Review: Human Chain by Seamus Heaney
(Faber and Faber, £12.99)
Heaney's haunted by the ghosts of his past
John Boland on the Nobel laureate's first collection in four years
Seamus Heaney's new collection, his first since District and Circle in 2006, is notable for its preoccupation with the past and for its subdued elegiac tone, the poet summoning up family members and friends who, though now dead, still exert their unique influence.
And that, as the book's title suggests, is how it should be -- indeed, how it must be if those of us left on this earth after loved ones have gone are to remain fully and responsibly alive.
Beginning with his 1966 debut, Death of a Naturalist -- his father stumbling behind him and refusing to go away -- the backward look has always been crucial to Heaney but it's never been so strikingly prevalent as here. Age, of course, and the reckonings that advancing years bring with them have something to do with it, along with the poet's brush with mortality when he suffered a stroke some years ago -- an event recalled in the three-poem sequence, Chanson d'Aventure.
Yet such is his guarded poetic temperament that he regards the undoubted trauma of that experience at a slight remove, with John Donne and a Delphic charioteer as distancing references and the title itself alluding to medieval literature rather than to the rawness of felt experience.
This has always been Heaney's way, and throughout the new volume classical references abound, while his preferred technical mode is a formal, almost formulaic, three-line stanza that to the hopeful eye invites rhyming but seldom allows such consolations.
Perhaps that would have been the easy option (if difficult to do well), but Heaney has always so determinedly eschewed the facile, whether in technique or feeling, that the reader sometimes has to work hard to unearth the lyric pleasures lurking in his verses. There are many such pleasures here, though more often in individual lines or images than in complete poems.
There are no easy emotional resolutions or epiphanies, either. A poem about the poet's father recalls just two moments of physical intimacy with him -- one when he was drunk and "needed help/To do up trouser buttons"; the other "on the landing during his last week/Helping him to the bathroom, my right arm/Taking the webby weight of his underarm".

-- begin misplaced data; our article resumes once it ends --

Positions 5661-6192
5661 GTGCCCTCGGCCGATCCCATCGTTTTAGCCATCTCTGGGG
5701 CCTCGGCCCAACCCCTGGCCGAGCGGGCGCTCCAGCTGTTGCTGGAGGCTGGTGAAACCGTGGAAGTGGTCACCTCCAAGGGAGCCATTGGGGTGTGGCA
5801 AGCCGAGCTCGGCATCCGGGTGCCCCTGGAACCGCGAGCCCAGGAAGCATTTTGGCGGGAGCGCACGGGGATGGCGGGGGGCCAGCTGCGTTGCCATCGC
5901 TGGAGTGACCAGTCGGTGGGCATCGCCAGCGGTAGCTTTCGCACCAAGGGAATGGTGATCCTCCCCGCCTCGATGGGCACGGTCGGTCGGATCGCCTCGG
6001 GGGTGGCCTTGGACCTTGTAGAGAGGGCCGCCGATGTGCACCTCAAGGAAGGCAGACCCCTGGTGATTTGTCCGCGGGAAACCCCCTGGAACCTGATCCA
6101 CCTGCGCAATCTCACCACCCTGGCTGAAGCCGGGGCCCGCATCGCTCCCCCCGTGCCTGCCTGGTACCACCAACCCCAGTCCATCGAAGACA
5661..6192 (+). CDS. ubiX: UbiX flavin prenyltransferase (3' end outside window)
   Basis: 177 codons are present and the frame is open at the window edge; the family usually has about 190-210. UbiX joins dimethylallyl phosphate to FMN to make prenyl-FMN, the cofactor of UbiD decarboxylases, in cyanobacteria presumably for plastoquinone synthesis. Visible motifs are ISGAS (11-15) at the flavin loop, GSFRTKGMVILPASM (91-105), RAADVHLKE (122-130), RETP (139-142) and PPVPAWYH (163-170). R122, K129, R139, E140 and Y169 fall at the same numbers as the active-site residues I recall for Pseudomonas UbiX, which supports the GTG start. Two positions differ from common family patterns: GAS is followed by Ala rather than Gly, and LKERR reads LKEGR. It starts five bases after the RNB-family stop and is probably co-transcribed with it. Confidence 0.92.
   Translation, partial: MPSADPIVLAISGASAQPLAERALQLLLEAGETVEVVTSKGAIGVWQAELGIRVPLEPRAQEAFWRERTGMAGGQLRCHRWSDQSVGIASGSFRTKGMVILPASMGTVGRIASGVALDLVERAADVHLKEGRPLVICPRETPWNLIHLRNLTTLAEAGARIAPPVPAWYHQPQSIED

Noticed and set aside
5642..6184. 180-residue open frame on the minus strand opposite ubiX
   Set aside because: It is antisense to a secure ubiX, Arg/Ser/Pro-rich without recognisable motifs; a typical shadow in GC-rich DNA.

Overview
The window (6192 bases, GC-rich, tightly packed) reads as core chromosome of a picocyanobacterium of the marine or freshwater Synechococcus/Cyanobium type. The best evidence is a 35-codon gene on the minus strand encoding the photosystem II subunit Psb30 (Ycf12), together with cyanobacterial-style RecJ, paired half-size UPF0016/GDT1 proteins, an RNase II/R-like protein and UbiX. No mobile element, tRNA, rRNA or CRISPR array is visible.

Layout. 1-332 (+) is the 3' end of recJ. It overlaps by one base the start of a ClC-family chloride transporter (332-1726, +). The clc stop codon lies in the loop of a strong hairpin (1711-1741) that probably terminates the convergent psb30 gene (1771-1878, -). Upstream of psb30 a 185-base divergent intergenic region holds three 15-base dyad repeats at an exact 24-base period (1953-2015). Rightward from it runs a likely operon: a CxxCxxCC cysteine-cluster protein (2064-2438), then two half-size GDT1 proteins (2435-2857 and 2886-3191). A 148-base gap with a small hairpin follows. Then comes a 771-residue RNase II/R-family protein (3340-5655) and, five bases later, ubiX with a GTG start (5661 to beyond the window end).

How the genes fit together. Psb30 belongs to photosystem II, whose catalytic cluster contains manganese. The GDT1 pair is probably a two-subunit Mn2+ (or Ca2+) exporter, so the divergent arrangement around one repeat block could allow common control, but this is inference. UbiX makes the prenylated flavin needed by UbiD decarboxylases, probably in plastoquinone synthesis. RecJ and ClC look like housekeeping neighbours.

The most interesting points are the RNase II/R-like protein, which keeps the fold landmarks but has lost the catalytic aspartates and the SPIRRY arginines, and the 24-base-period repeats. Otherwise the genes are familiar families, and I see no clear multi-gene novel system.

Elsewhere, he recalls the painter Derek Hill, at a last meal with the Heaneys, saying that: "He could bear no longer to watch/The sun going down/And asking please to be put/With his back to the window". And a starkly haunting poem in memory of singer and racounteur David Hammond finds in his friend's death "a not unwelcoming/ Emptiness, as in a midnight hangar/ On an overgrown airfield in late summer".
That's a lovely, if essentially desolating, image and there are others just as fine, though in general the lyrical wattage is lower here than in early Heaney or even than in such later volumes as Electric Light or The Spirit Level.
Perhaps the spirit is too level here -- certainly there are few poems that fly free of their forms and soar irresistibly into the stratosphere.
Instead, in a phrase he uses in two poems, Heaney finds much "that had to be put up with", not least the passing of parents, friends, trusted traditions and old observances, against which new births and lives may provide some solace and cause for optimism but can't compensate for a vanished time when his distracted father's eyes "leave mine and I know / The pain of loss before I know the term".